Skip to main content
Report this ad

See also:

Can the Bulls turn around their late-game offensive struggles?

While not an offensive juggernaut, the Bulls slide in production late in the fourth has cost them the series first two games at home
While not an offensive juggernaut, the Bulls slide in production late in the fourth has cost them the series first two games at home

Even more frustrating than being two games down and headed on the road is the fact that the Bulls had done everything needed to win both games at home…. except produce in the final minutes.

While the Bulls have been outscored 51-34 in the fourth quarters of the series’ first two games, most of the damage has come in the final seven minutes, where the Wizards have shown the poise and fight that has characterized the Bulls under coach Tom Thibodeau.

In total, Washington has shot 11-for-23 from the field (36 points) compared to Chicago’s 3-for-19 (14) in the final seven minutes. You add the Bulls five turnovers in that seven minute span in Game 2 with their struggling late-game offense and there’s no surprise that they’re headed to the nation’s capital with their backs further against the wall.

It’s also important mentioning that the Bulls had a lead of three and 10 before these stats were calculated.

Chicago has outrebounded Washington 21-20 in the final seven minutes, thanks in part to six offensive rebounds in Game 2 by Taj Gibson in that span, but Washington has gotten eight second chance baskets (6 in Game Two), while the Bulls haven’t gotten any. 13 of Washington's 20 are defensive, which means they're completing their defense.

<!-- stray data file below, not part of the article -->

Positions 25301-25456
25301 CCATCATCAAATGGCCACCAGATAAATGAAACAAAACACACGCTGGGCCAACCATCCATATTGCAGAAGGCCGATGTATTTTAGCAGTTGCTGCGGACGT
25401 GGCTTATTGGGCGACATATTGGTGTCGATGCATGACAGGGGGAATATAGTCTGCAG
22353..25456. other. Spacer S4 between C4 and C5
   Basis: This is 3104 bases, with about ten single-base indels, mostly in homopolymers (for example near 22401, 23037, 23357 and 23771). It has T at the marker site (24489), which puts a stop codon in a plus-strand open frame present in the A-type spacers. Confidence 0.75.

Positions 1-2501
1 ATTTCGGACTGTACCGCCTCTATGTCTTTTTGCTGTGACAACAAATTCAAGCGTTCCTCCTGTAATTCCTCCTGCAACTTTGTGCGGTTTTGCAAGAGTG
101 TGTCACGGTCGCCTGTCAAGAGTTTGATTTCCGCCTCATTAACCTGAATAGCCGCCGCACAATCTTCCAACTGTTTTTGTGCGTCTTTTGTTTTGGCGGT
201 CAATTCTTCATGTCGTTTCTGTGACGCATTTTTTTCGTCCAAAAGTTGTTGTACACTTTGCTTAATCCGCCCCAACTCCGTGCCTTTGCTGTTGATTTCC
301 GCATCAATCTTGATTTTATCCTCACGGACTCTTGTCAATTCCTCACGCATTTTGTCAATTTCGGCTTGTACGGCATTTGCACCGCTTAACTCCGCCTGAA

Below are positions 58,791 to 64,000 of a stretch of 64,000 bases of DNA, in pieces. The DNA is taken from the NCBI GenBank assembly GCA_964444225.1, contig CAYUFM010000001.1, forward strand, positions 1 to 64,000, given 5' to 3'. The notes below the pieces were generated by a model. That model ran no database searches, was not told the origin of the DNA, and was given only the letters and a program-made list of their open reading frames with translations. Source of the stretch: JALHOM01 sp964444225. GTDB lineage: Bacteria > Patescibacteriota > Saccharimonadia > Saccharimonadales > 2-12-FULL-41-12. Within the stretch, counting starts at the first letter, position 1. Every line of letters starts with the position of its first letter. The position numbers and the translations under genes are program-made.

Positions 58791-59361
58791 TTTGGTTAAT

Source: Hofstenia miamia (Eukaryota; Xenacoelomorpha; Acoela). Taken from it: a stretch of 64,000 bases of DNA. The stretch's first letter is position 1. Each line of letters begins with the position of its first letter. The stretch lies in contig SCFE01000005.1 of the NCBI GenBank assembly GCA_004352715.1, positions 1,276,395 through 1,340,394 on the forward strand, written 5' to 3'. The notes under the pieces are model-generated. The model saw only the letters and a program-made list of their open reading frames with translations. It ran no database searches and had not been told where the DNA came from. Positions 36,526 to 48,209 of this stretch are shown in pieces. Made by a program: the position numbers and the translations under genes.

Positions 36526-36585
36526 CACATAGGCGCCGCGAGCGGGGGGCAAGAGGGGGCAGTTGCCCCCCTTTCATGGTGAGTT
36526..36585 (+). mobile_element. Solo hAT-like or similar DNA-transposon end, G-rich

“We’ve been down before,” coach Tom Thibodeau said. “You have to approach it the same way. Sometimes things are going your way. Sometimes they’re not. You have to work your way out of things. We have a lot of guys who have played well in the fourth quarter all year. As I said, it’s a make-or-miss league. If a guy is taking his shot and he’s open and it doesn’t go in, you’re not going to tell him not to take it. We’re capable.”

While they are capable, the Wizards have neutralized the Bulls attack in the fourth of both games by making it a point to make life difficult for D.J. Augustin and Joakim Noah.

Augustin is just 3-for-13 shooting in the fourth period in the series, as the Wizards have trapped him off the high pick-and-roll and in Game 2, they placed 6’8 Trevor Ariza on him after he had gone for 20 points up until the fourth.

"It was tough to score on him because he's 6-8," said Augustin, who generously listed at six feet. "He's long so it was tough to score on him, even to get open. I think it was a good strategy by them.”

Noah is 3-for-5 in the fourth, but only has just two assists; both coming in Game One. Noah is only averaging 3.5 assists after owning a team-high 5.4 during the regular season.

Even with scoring 15 points a game -- up from 12.6 during the regular season – Washington (Nene) has made Noah’s playmaking opportunities few and far between, while giving the league’s Defensive Player of the Year all he can handle on the other end of the floor.

“There’s no shortcut,” Nene told the Washington Post. “Our mentality is to maintain our focus, maintain the way we’re playing, fix our weaknesses and what we’ve done wrong and we’ll be fine. I hope each game, we get better and improve.”

Already limited offensively, who else can step up for the Bulls if their two late-game playmakers are being shutout?

Thibodeau has shot down the notion that a rotation change might be needed to get more scoring on the floor, but that may change as he had to break his normal rotation in the first quarter of Game Two as the Wizards came out like a team that was down a game.

"We have to do it collectively," Thibodeau said. "And that's really what we've done. When we lost Derrick (Rose) and we lost Luol (Deng), that's the makeup of our team. But we have more than enough to win with. We've done it all year. And I have the belief we can do it again."

We’ll see tonight.

Report this ad